With that said, the function of a non-unibody plastic chassis beats the form of a unibody aluminum chassis any day. Not because it may or may not provide increased sturdiness or less weight, but rather because it allows you crucial access to the battery compartment and storage I/O. Obviously, a unibody chassis cannot provide said access and a non-unibody aluminum chassis would be far too bulky and a lot less sturdy. In fact, a non-unibody aluminum chassis is simply not feasible in a premium phone worth anything. The fact that I can remove or replace the battery and add an SD card is well worth the plastic to me (and I'm sure the vast majority of S4 owners). The benefits of plastic far outweigh any perceived drawbacks. However, those who choose phones based SOLELY on its fashion statement rather than functionality -would obviously prefer the unibody aluminum (as it does arguable look and feel better). Personally, I like the look and feel of the unibody aluminum shells and if the plastic body of the S4 didn't offer the tremendous functional advantages that it does, then I would much prefer an aluminum unibody. However, the ratio of function to form of the S4's plastic non-unibody chassis makes it a "no-brainer" in my opinion. I sure hope Samsung doesn't cave in to the pressure and go aluminum unibody in the S5 to appease the vanity seeking consumers because Samsung would have to sacrifice major function to do so. I like being able to instantly add 64 gigs of storage in an interchangeable medium. I like being able to carry around a spare battery and not have to worry about carrying around a USB cable and looking for a usable plug when I'm traveling or out on the town. I like the peace-of-mind in knowing that the life expectancy of my phone is not dependent on the cheapest commodity batteries that the telecom company could secure. To me, that is well worth the plastic non-unibody design. Again, the function far outweighs the form -even for those who value form.
    Reply
  • speculatrix - Sunday, April 28, 2013 - link

    I'm a form-follows-function person but I agree with Upspin

    If you're paying quite a few hundred for a phone then you want it made of premium materials and to not be ugly.

    Provided the style and materials don't affect performance, which the iphone4 suffered.

    I have a note 2 and would prefer if it had more metal in the outer frame to make it tougher. But I am pretty sure RF performance would suffer if it was totally metal backed.
    Reply
  • danbob999 - Monday, April 29, 2013 - link

    Metal wouldn't make it tougher. Nobody change its phone because the plastic broke. People change phone because it is too old or because the display is broken.
    You want metal either because you think it looks better, or because it will look more expensive and you want people to know you have an expensive phone.
    Reply
  • patlak - Saturday, May 18, 2013 - link

    So, all these people that buy Mercedes and BMW are dumb? Why should they cash out 20 grand extra when they can just buy a Kia that provides the same functionality as a car, but also with similar engine power and capacity for much much less. Since you sit inside the car all the time, just like your phone sits in the pocket, why would you bother with the premium look. Reply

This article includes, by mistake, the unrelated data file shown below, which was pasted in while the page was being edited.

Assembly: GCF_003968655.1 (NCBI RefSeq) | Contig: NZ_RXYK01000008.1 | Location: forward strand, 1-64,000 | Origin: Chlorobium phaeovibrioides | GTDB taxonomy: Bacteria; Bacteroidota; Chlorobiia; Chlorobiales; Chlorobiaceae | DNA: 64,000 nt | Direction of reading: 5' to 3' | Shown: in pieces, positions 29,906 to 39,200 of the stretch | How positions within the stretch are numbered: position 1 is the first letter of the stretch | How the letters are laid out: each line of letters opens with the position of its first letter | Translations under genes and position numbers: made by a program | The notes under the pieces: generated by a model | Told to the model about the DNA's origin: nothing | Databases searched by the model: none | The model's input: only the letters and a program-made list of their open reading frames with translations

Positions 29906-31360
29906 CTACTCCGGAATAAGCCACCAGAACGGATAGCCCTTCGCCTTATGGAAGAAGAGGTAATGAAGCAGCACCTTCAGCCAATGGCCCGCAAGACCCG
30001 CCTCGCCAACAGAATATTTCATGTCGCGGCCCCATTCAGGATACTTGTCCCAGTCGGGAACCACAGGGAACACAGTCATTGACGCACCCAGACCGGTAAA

• TedKord - Thursday, May 02, 2013 - link

    There's nothing wrong with desiring a product look the way you prefer. But using the glasses analogy, which would you buy? The really stylish pair that doesn't fit your head/nose and only corrects your vision to 20/50, or the ugly pair that fits perfectly and gives you 20/20?

    I know there are more choices, this is just an example to fit the current discussion. I love the HTC One (especially the front speakers), but I'd have to choose the Galaxy S4 (if I really needed a phone right now). The microsd slot and swappable battery are important to me, and Samsung is much better at updates and releasing source for devs. I choose function over form.

    Now, I really wish HTC would at least add the built in kickstand back in. That was a great little touch they had for a while.
    Reply
  • dyc4ha - Wednesday, April 24, 2013 - link

    lol look at all the designer labels, appearance matters in real life I assure you. Reply
  • MrSpadge - Thursday, April 25, 2013 - link

    He didn't say he would. Reply
  • Reikon - Wednesday, April 24, 2013 - link

    Is it that hard to realize that a lot people don't actually use cases for their phones? Reply
  • darwinosx - Wednesday, April 24, 2013 - link

    I never use a case. Lots of people don't. Quit making excuses for Samsungs cheapness. Reply
  • Notmyusualid - Wednesday, April 24, 2013 - link

    Exactly - mine won't see a case at all.

    I wanted to hold out for my removable battery & SD slot, but since my SGS2 had such poor audio, (thus meaning I often missed calls in a noisy communications / server environment), I gave in, and my new HTC One will arrive tomorrow.

    I might have lived with the plastic though, I had no case on my SGS2, and loved how light it was.

    A 4" version of either the SGS4 or HTC One with no skimping on internals would have me jumping for joy though...
    Reply